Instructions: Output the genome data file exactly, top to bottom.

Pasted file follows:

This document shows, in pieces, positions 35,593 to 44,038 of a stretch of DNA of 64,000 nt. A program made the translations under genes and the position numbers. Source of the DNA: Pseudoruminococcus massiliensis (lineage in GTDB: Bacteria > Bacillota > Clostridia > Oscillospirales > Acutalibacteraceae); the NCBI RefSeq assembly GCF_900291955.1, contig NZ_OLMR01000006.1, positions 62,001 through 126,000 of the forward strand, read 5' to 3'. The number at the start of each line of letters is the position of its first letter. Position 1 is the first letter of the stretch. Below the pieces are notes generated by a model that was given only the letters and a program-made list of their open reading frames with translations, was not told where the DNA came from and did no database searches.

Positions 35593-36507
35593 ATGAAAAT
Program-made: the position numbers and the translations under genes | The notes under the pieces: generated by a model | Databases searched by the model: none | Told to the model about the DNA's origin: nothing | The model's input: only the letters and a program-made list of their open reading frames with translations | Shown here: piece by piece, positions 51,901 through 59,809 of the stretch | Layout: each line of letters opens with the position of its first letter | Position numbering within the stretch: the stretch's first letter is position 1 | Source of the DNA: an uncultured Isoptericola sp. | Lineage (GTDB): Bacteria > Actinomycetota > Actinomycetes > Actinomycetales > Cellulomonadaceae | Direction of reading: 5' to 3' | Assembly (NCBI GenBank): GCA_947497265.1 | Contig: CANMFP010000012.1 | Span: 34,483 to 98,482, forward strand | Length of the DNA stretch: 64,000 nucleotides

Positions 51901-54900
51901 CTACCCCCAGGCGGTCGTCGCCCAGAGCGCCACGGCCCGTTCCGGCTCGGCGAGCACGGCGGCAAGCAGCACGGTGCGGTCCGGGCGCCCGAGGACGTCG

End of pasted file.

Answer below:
This document shows, in pieces, positions 35,593 to 44,038 of a stretch of DNA of 64,000 nt. A program made the translations under genes and the position numbers. Source of the DNA: Pseudoruminococcus massiliensis (lineage in GTDB: Bacteria > Bacillota > Clostridia > Oscillospirales > Acutalibacteraceae); the NCBI RefSeq assembly GCF_900291955.1, contig NZ_OLMR01000006.1, positions 62,001 through 126,000 of the forward strand, read 5' to 3'. The number at the start of each line of letters is the position of its first letter. Position 1 is the first letter of the stretch. Below the pieces are notes generated by a model that was given only the letters and a program-made list of their open reading frames with translations, was not told where the DNA came from and did no database searches.

Positions 35593-36507
35593 ATGAAAAT
Program-made: the position numbers and the translations under genes | The notes under the pieces: generated by a model | Databases searched by the model: none | Told to the model about the DNA's origin: nothing | The model's input: only the letters and a program-made list of their open reading frames with translations | Shown here: piece by piece, positions 51,901 through 59,809 of the stretch | Layout: each line of letters opens with the position of its first letter | Position numbering within the stretch: the stretch's first letter is position 1 | Source of the DNA: an uncultured Isoptericola sp. | Lineage (GTDB): Bacteria > Actinomycetota > Actinomycetes > Actinomycetales > Cellulomonadaceae | Direction of reading: 5' to 3' | Assembly (NCBI GenBank): GCA_947497265.1 | Contig: CANMFP010000012.1 | Span: 34,483 to 98,482, forward strand | Length of the DNA stretch: 64,000 nucleotides

Positions 51901-54900
51901 CTACCCCCAGGCGGTCGTCGCCCAGAGCGCCACGGCCCGTTCCGGCTCGGCGAGCACGGCGGCAAGCAGCACGGTGCGGTCCGGGCGCCCGAGGACGTCG